That being said, high quality instruments present several advantages. First of all, they are very steady. A lot of research has gone into treating the wood so that it stays stable, staying in tune and presenting a consistent tone over years, no matter the environmental conditions. Secondly, they usually have the best possible resale value, so if ever you feel like you need a change, you can trade or sell it for another high-end model without too much of a hassle.

Last but not least, these types of instruments have an intangible factor to them. If you ever played such a guitar, you’ll know that mojo is very important in music creation. There is something about an instrument that screams back when you yell at it, that cries when you sing to it and that evokes emotions when you paint with it. While all of this might seem ethereal, it’s an unexplainable feeling that you get when you use something that was crafted seemingly for you. Eventually, all players deserve this type of relationship.

Guitar accessories every one should have

Here are some the standard accessories most guitarists own (in no particular order):

1. A good case will help you carry your guitar safely from one location to another. If you don’t plan on doing long distance travelling, a soft case is more than enough. These are light and usually feature shoulder straps for hands-free movement. Otherwise, a hard case is a good investment to protect your precious investment, especially if it’s a more expensive item.

2. A good tuner is also essential. Even though it’s important to develop your ear and learn to tune to a simple reference tone, it’s always good to double check your pitch with a dedicated tool. This will not only help with your hearing acuity, it will provide a pleasant, harmonious playing experience for you and whoever is close-by.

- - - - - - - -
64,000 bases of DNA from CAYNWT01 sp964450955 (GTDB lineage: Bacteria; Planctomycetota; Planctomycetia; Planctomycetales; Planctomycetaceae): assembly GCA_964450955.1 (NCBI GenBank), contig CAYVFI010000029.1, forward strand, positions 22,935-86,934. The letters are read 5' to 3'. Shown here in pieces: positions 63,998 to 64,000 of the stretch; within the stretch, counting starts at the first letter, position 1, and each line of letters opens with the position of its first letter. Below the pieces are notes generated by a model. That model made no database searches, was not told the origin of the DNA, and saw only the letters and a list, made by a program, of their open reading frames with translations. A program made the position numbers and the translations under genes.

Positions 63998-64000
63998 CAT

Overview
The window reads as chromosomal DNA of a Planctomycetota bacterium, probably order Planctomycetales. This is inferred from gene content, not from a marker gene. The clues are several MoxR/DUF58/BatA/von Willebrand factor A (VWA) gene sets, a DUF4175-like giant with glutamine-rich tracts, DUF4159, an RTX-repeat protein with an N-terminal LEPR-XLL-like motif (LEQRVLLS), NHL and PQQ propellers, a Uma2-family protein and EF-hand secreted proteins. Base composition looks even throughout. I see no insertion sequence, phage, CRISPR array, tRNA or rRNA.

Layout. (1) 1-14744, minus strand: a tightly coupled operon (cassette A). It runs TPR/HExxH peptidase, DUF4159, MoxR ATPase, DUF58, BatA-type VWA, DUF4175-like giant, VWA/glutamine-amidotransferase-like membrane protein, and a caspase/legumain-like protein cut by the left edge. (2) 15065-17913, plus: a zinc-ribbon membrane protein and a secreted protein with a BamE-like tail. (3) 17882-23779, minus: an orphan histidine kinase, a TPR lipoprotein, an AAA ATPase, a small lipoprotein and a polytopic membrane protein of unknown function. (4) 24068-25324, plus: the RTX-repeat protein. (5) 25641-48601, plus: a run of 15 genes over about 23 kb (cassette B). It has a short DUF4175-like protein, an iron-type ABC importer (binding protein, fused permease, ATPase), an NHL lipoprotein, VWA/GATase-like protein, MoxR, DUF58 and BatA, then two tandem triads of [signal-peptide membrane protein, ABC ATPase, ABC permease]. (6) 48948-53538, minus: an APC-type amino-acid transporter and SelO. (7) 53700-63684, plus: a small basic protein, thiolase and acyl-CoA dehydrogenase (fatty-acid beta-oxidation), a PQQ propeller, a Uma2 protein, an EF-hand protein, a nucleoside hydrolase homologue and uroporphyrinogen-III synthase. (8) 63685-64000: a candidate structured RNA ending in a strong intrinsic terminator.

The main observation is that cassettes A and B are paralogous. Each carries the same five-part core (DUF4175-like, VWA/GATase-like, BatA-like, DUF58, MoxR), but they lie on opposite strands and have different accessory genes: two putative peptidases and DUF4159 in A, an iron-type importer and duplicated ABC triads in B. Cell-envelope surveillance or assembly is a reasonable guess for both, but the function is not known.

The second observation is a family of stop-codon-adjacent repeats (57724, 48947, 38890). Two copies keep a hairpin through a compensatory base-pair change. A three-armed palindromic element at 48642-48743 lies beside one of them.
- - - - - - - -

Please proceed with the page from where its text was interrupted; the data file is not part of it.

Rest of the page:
3. Extra strings on hand. A few packs can help you keep the music alive if you happen to break one. Changing strings isn’t hard at all and many excellent resources are available online.

4 Other essentials include: straps for comfort either sitting down or standing up, a guitar stand to have quick and safe access to your instrument and a variety of picks (they are very easy to lose). Also, almost every guitarist owns a selection of capos: these allow you to press down all strings higher up the neck, altering the tuning of the whole instrument. For example, if a song is in C, you can put the capo on the third fret and play it in A for a different feel and tone, though it’s in the same key.

If you go with an acoustic instrument, some kind of humidifying product will keep your guitar in great playing condition year-round. With the dry, heated air wreaking havoc on necks, soundboards, and bodies during the winter months, it’s better to anticipate and save you a lot of trouble and heartache if something goes wrong. These can help maintaining the integrity of your electric instruments also.

Hopefully, this guide has cleared up some of the peculiarities of the guitar world. There’s nothing like trying out many models for yourself and analyzing how you work with a particular instrument. Make sure you check out all the different guitars available. Best Buy has many of them from some of the most renown makers.